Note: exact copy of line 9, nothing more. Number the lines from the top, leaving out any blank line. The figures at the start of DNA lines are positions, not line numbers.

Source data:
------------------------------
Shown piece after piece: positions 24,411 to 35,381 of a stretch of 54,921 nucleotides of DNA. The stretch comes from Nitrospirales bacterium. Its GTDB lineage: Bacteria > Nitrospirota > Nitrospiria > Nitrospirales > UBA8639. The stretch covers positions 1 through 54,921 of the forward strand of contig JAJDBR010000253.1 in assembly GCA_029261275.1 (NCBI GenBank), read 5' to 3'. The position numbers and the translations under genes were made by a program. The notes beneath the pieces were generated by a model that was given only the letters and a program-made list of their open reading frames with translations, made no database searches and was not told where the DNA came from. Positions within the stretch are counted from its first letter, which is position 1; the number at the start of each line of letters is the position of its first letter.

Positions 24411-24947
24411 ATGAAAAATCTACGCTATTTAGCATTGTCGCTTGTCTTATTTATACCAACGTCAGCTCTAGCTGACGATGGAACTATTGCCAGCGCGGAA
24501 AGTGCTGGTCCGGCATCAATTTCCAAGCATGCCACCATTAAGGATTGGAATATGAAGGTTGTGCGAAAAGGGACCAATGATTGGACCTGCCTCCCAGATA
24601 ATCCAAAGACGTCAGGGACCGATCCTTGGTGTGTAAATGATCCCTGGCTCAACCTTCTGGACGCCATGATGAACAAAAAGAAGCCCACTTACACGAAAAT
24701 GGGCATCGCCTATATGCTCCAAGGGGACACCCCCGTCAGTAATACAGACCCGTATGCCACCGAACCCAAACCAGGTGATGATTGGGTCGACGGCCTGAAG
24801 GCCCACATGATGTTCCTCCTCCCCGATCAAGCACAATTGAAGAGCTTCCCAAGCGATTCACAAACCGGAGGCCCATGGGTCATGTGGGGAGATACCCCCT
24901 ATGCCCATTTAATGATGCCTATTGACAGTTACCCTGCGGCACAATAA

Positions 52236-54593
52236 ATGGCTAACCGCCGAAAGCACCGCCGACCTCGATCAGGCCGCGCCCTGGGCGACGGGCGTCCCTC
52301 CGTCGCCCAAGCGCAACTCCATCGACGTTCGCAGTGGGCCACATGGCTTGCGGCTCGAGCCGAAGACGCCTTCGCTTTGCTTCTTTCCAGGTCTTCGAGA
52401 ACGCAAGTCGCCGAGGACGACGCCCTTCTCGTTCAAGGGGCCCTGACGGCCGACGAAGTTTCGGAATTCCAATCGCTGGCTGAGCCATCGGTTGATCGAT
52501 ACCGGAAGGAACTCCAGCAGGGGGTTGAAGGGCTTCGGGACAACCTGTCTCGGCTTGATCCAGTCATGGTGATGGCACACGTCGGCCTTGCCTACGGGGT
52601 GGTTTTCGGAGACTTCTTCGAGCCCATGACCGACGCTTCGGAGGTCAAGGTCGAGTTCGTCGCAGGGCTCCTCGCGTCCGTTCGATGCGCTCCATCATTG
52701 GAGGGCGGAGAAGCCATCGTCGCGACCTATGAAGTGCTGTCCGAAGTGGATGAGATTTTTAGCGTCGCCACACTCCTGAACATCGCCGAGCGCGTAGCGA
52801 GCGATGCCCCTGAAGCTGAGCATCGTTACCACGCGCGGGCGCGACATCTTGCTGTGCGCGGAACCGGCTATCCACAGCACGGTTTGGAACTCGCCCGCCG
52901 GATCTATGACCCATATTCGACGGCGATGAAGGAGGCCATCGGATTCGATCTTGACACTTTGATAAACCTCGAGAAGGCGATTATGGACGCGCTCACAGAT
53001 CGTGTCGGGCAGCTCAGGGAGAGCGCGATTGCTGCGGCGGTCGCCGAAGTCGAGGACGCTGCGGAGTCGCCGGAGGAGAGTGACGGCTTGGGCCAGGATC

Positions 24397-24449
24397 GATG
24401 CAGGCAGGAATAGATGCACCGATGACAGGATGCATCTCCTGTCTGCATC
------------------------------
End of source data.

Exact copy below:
Positions 52236-54593